Seaweeds unlike some fungi aren't toxic. Some species of seaweed don't taste very nice but an amateur seaweed collector, armed with a decent guide will soon learn to identify 10-15 seaweeds which are worth picking at low tide. The Desmarestia spp are one to avoid because they release sulphuric acid when picked.
The Japanese love affair with nori is well known, but the Japanese affection for the Dr Kathleen Mary Drew-Baker is less widely recognised. In Japan, Drew-Baker is revered as 'Mother of the Sea' because she identified the missing link in the life cycle of porphyra. Prior to Drew Baker's discovery, the life cycle of nori was misunderstood. It was perceived to be two different seaweeds and its harvest could not be guaranteed. Thus it was known as Gamblers' Grass. Various species of laver Porphyra can be found around the British coast although it cannot technically be called nori because the Japanese species can't be found wild in the U.K.
Laver is an extremely versatile seaweed although it is perhaps best known as laverbread, which is often served on a Welsh breakfast plate.
I collect and cook lots of species of seaweed but laver fronds are one of the most tricky to wash. My kitchen sink will still have a thin film of sand at the bottom, even after the laver has been rinsed for the second or even third time. At low tide laver can be found clinging to rocks on the middle and lower shore. It's often covered with a fine layer of sand and the less observant seaweed harvester will pass it by .The eagle-eyed however, might spy something resembling a fragment of bin liner caked onto the dry boulders. When the tide turns, laver floats away from the rocks and this is the easiest time to pick it. Rain moistens laver too. Pick laver with care and ensure that the holdfast (where it attaches to the rock) is left. Some laver species are epiphytes i.e. grow on other seaweeds and the colour varies too. Laver is classified as a red seaweed, but it may be green or almost black.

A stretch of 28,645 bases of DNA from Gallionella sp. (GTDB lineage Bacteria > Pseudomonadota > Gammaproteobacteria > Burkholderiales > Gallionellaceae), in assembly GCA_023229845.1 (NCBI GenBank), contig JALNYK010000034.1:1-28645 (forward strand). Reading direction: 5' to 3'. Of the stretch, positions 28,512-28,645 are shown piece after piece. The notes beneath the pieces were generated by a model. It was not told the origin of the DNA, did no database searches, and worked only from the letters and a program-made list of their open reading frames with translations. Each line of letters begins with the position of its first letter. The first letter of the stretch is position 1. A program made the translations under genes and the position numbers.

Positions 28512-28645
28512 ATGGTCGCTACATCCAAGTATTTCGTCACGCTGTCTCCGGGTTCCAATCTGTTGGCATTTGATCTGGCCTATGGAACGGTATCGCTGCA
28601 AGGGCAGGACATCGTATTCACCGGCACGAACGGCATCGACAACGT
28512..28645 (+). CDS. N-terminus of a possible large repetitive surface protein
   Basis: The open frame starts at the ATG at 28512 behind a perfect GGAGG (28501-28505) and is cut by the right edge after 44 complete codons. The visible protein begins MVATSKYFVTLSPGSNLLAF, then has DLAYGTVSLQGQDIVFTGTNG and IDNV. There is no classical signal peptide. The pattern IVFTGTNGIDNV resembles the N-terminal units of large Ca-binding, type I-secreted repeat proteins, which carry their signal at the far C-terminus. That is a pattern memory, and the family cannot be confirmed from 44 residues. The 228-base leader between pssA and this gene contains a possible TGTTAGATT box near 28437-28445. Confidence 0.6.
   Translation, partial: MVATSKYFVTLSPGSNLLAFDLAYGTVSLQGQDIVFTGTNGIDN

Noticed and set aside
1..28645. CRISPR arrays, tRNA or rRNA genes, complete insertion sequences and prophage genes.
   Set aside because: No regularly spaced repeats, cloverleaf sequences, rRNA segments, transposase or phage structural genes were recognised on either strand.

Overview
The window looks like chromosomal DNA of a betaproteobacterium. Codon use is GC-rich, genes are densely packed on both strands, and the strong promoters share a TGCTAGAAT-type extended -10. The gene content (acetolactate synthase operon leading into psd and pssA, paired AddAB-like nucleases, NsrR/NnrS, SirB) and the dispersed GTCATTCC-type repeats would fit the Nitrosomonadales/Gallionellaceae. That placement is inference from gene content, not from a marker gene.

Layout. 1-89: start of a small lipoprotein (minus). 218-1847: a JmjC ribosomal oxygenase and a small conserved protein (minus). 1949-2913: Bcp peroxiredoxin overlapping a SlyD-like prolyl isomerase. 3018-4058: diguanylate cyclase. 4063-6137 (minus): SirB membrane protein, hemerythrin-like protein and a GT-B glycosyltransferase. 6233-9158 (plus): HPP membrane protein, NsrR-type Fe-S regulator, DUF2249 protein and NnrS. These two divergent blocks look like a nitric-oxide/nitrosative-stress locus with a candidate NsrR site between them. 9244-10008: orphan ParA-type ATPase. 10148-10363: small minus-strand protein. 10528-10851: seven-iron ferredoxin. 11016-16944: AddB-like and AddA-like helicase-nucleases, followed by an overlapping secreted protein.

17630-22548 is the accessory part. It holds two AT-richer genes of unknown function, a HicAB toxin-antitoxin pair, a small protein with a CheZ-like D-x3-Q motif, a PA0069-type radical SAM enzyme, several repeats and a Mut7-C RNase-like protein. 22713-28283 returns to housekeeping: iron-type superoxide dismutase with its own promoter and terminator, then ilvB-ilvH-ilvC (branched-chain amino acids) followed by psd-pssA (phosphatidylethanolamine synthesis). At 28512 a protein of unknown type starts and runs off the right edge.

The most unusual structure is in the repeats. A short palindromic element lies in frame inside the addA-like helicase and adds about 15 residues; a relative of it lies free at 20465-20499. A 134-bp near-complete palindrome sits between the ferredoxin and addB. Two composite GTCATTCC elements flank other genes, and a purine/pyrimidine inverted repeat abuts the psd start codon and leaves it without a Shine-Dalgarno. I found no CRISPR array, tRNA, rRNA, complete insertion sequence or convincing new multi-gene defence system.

In the kitchen it can be added to stews and soups as a useful thickener but one of my favourite uses is in baking or in my sourdough starter. A couple of teaspoons of dried laver flakes add a subtle flavour, which is difficult to put a finger on.
To forage and make laver flakes sometimes known as black caviar.
Harvest about ½ a carrier bag of laver to fill a medium sized jam jar.
A carrier bag attached to a belt around your waist is useful because both hands are then free to gather seaweed. Use scissors to cut the laver fronds and harvest a little here and a little there. Rinse the laver in a rock pool to remove sand and any visiting invertebrates. Rinse the bag in seawater and return the laver to the bag Make a small hole in the bag and squeeze out excess seawater.
On returning to the kitchen, wash the laver very well and drain it in a colander for as long as possible. Squeeze out excess water and then dry the laver. This can be done on a newspaper-lined tray on a sunny windowsill, a low oven or food dehydrator. Some people like to use a hot oven but if you do, watch that the laver doesn't burn.
Blend the dry laver in a liquidiser and store in airtight containers or jars. Some cooks prefer to lightly toast the laver under a hot grill before blending.